6 questions (things I’m curious about)
- What is Margot vs Lily? I’m very unclear on that. I also don’t really understand how this marketing campaign weaves into all their other marketing campaigns
- Do people honestly believe that athletes choose to wear nike instead of being paid to wear Nike? A majority of Nike marketing involves using the images of various sports players. People really seem to be influenced by this sort of marketing.
- One sign in the store read “The Power of One.” It really felt like a joke to me. Not denying that the individual has power, but Nike as a huge brand is not promoting the power of one. They insinuate that when you use their products, you’re part of this collective of “Nike power” A place occupied by many popular and successful athletes. This isn’t exactly a question. I guess my question upon seeing the sign was “What?”
- Does Nike want to perpetuate the culture of sneakers as a luxury item or a collectible? While enforcing this ideology throughout the store, especially through products incased in glass and other flashy displays, they would be able to charge more for sneakers. However, when the shoes are seen as something precious people are less likely to wear them out.
- How much say do athletes get in their Nike ad campaigns? One display in the store (incased in a glass box, like museum exhibit) showed the shoes Lebron James wore in 3 different years of his career. Did he choose those particular shoes? Can a consumer determine that those shoes are superior because they were backed by a professional? or were those shoes chosen by Nike execs somewhere?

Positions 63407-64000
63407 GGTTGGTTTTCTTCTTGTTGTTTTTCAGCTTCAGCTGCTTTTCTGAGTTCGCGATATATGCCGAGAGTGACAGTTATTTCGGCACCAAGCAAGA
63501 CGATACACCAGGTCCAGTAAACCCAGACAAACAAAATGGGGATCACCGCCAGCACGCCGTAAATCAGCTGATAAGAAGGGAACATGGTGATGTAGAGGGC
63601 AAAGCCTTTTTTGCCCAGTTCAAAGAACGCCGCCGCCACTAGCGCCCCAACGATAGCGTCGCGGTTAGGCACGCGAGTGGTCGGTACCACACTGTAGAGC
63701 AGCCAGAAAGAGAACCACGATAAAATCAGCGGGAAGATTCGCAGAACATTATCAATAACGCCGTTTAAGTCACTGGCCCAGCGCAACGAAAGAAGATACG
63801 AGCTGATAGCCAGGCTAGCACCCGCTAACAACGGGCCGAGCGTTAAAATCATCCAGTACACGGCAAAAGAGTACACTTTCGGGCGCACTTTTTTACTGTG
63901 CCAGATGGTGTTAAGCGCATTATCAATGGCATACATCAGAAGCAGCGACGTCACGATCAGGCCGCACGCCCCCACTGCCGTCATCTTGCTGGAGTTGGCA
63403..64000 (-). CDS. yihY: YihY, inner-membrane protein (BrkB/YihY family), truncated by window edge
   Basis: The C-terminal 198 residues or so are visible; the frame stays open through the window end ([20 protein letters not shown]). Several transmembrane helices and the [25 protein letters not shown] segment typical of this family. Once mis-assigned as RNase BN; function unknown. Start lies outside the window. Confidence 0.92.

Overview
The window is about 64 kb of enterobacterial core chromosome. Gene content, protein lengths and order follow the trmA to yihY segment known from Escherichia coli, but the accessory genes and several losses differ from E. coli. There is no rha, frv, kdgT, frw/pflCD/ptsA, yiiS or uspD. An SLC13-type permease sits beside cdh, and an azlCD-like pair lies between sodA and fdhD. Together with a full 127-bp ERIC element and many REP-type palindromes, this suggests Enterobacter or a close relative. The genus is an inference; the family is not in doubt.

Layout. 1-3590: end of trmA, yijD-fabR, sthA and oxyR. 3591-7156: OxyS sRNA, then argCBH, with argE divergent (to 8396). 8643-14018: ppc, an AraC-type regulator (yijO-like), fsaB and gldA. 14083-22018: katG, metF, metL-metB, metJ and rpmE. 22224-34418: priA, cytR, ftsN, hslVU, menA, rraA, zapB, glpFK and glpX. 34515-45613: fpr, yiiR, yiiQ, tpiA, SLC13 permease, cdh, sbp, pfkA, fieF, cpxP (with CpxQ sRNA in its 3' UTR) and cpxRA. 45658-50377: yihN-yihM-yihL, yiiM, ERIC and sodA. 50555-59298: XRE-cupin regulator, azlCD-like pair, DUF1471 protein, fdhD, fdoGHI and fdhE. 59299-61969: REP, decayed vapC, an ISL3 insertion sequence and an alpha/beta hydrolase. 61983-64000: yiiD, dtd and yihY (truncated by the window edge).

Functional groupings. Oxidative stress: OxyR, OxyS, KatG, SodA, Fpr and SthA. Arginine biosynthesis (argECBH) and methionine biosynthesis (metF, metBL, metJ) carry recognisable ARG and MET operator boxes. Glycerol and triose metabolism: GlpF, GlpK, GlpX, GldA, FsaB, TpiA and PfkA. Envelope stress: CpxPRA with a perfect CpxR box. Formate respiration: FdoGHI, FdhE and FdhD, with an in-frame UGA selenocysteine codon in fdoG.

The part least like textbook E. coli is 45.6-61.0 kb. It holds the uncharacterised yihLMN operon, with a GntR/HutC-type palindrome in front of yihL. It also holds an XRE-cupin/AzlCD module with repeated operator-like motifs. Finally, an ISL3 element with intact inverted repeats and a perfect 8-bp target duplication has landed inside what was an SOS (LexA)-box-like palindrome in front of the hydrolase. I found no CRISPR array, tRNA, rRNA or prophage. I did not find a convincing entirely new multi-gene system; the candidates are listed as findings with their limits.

- Nike promotes something other than their brand. How does this help them and hurt them?
5 Questions (What if?)
- What if Nike was not an athletic wear company? They promote an ideology of fitness and competition, but would they be able to support that so fully if they were selling different products?I think that this business model seems very specific to the sportswear brand. If Nike was promoting a different product and a different lifestyle, I don’t think it would be as accepted.
- What if someone built a huge 4 story store selling unbranded sportswear? It would be considered boring and excessive. Nike is more popular for the ideas they promote than their actual products.
- What if Niketown was in a different city? Minor cosmetic changes would have to occur (pictures of new york city locations are all over) but I don’t think this store would be as popular or seem as appropriate in a city that doesn’t turn things up to 11. What other city has an entire giant store dedicated to M&Ms? I just googled it and apparently theres also one in las Vegas.
- What if the employees weren’t so charismatic? I think business would suffer. They upbeat, peppy, sometimes annoying Niketown employees are promoting the Nike “vision” to everyone who enters.
- What if nike was a high fashion brand? This type of store would probably seem much more appropriate to me. However, I don’t know if it would be as successful. Without the ideology to promote, the brand might not have much to back up their products.